Ingrid Bergman famously cheated on her husband Dr. Aron Petter Lindström with director Roberto Rossellini. She eventually became preggers with Rossellini's baby.

I have never not cheated on a significant other. It’s true, and the title of this post says it all. I tried to find a prettier way of saying it, but when it comes to cheating and such a level of deceit, you don’t get to replace such things with euphemisms. Instead you have to suck it up and admit that you were wrong. Every time you indulged in something outside of your relationship, now matter what the “excuse” you tried to use to “reason” you’re way out of it, there is none. You’ve cheated, you’re a cheater, and most people will tell you that “once a cheater, always a cheater.” A lesson my father taught me about men that I learned for the sake of my heart, but a lesson I didn’t learn for the sake of others.

I cheated on my high school boyfriend my freshman year in college. We had been together for just over a year when I met Dan at a party. At the time I had only had sex with one person, and there was something about Dan’s blue eyes that literally had me swimming as if I was starring in my own version of Debbie Gibson‘s “Lost in Your Eyes” video.

I was not drunk when I took Dan home that night to my dorm room; I just wanted to see what it was like to have sex with someone else. It was not only my first foray into what true guilt feels like, but that some people say some really freaky things in bed. I don’t know how many times he asked me to tell him he was “harder than any stone, you’ve ever touched.” That’s right; a stone. Not a rock, but a stone? I obliged while laughing under my breath.

It was a one time thing, so I never told my boyfriend. Even when we broke up not long afterward, I kept it to myself. He didn’t need to know what I had done, and he certainly didn’t need to know it was because I wanted to try something new — with a man who had a thing for stones and pebbles no less.

After him I dated people for a few months here and there. Although each one was supposed to be monogamous, our group of friends was so incestuous that people were always making out and hooking up. Some people feel that as long as there’s no sex (penetration or oral), it doesn’t count as cheating, while others feel differently. I’m not sure where I stand on that topic, but if we’re counting making out and fooling around in a closet at a party cheating, then yes, I cheated on them, too. Not to justify my childish antics, but they cheated as well, and when all was said and done we could laugh about it. Now we’re all friends on Facebook where we can laugh about “those days.”

I cheated on my college boyfriend, my first love, with someone who had had a crush on me for quite sometime. He was a friend who came over one night to console me after said boyfriend told me that he wasn’t sure how he felt about me or if we were going to last. Ah, a woman devastated over the potential loss of her fella at the ripe age of 22! It’s like taking candy from a baby without arms!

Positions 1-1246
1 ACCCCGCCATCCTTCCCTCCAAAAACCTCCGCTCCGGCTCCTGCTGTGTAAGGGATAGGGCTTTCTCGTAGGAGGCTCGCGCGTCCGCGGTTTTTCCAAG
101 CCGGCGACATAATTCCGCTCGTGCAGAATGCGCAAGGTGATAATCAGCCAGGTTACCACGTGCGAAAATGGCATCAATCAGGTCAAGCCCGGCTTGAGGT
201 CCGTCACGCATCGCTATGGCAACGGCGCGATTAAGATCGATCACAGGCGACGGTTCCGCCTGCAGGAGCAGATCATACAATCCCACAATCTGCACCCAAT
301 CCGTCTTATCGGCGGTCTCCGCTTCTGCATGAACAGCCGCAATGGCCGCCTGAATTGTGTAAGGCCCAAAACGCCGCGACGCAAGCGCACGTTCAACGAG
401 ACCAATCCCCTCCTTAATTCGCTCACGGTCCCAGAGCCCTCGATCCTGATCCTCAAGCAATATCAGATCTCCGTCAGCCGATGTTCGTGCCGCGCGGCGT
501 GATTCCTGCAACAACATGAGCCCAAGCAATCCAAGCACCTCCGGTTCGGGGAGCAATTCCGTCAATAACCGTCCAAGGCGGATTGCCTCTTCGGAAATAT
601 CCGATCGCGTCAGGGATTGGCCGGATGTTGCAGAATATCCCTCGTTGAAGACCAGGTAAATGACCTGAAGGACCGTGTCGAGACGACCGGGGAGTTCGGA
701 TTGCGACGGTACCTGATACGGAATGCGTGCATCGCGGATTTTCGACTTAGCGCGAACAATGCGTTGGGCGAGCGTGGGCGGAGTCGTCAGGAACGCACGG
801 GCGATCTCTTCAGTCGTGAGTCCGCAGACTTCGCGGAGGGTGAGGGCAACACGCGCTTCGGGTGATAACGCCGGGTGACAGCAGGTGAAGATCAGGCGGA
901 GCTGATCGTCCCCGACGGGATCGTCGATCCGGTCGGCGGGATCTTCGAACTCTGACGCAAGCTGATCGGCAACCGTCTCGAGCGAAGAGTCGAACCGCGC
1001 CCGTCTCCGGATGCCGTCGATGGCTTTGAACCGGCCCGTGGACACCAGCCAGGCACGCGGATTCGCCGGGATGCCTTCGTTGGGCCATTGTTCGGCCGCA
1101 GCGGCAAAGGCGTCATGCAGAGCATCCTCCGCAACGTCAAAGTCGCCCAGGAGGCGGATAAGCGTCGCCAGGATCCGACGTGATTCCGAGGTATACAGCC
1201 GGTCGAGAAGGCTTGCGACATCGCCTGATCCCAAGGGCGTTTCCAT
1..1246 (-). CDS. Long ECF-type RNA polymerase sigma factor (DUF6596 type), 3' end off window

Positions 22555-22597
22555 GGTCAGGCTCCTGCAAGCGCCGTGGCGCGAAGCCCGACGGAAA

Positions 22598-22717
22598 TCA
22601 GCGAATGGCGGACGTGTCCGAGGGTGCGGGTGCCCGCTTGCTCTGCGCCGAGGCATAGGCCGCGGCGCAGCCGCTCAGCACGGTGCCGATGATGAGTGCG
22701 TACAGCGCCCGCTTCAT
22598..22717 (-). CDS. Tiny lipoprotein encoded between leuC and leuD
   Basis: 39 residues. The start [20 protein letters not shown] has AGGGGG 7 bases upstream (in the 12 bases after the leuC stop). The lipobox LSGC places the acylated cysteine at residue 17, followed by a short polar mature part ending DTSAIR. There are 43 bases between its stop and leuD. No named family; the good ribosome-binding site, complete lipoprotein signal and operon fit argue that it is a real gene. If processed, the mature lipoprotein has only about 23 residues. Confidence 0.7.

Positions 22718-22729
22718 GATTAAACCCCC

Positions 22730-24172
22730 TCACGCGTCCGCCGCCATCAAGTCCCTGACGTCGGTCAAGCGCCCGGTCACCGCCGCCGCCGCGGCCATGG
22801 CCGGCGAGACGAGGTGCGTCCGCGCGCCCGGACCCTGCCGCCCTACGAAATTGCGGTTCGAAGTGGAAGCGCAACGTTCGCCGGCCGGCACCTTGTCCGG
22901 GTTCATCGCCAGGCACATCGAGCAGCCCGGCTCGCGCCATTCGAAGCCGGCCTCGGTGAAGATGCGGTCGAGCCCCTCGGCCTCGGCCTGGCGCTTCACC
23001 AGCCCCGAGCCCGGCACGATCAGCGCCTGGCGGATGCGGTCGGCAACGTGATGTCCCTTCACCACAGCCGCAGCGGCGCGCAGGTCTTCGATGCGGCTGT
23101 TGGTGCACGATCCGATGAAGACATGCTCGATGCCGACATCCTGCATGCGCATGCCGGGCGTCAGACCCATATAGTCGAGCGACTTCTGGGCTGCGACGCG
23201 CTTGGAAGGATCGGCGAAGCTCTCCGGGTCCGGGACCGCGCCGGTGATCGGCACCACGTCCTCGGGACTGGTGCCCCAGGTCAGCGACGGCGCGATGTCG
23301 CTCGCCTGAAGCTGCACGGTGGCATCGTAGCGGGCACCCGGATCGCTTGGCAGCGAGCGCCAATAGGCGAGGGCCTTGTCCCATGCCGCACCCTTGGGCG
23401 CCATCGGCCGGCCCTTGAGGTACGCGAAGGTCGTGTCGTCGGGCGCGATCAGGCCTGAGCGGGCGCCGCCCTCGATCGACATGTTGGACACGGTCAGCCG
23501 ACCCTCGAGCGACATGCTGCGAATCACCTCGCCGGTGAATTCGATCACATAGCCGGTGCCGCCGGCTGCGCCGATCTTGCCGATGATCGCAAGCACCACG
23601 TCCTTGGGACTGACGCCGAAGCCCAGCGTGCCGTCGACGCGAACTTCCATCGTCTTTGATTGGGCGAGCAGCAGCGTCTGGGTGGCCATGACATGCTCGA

I pulled away time and time again when he tried to kiss me over the night, but before I knew it clothes were coming off and I figured sex was on its way. But then the phone rang and my love, my first love whom I’ll always love, screamed into the phone that he did love me but was just scared, in this very 1980’s romantic movie type of way, before hanging up because he wasn’t sure how to “deal.” I quickly put on my clothes, sent my guy friend home and felt a wave of guilt that I haven’t felt before or since. When I told that boyfriend what had happened with the friend, he droves to my apartment (he was in art school in Boston, while I was at school in New Hampshire) in the middle of the night to, and I quote, “kill him.” There was no killing to be had; just lots of glares whenever they saw each other as some means to prove who was alpha and who was not.

When I moved to New York City and was seeing a fella for just under a year, I cheated on him, too. But since it was with my first love, who had also moved to the city, I figured it didn’t count. He, the first love, did have precedence in my heart after all, and the only reason we weren’t together was because he was in a relationship, too. It was a bag of deceitful lies, that ended when I found out the guy I was seeing was sleeping with his ex, too, and within weeks everything came tumbling down. I’m just grateful we were all using condoms, or at least I was anyway. That was about five years ago.

Since then I have not had a serious boyfriend. I’ve had the last four years of my life filled up with trying to get my writing off the ground, my on-again/off-again roller coaster with the ever famous Swede, and too many times in which I’ve thrown my hands in the air and left the city to escape it all. I also know that I’m not ready to be in a serious relationship; my past behavior and my current behavior proves that.

A serious relationship, for me anyway, will not involve threesomes, an open door policy on whom can fuck whom as long as a condom is being used and it sure as hell won’t involve cheating. I will never cheat again, nor will I stand for someone who would cheat on me.

I realize that I’m no saint. I realize that some of the choices I make are definitely appalling to many, and I’m sure at the end of my life, although I’ll be able to say that I didn’t say “no” to much (as one reader once commented), I’m also quite sure I’ll also drop my face in my hand and ask myself: “Really, Chatel?”

I fear sometimes I take Fitzgerald‘s quote: “I want to live my life so that my nights are full of regrets,” a bit too seriously. And while that isn’t necessarily a bad thing, I know now, as an adult, that when it comes to the hearts of others, I have no right to be so reckless. Only an asshole would cheat, and I’d really like to evolve past my asshole phase.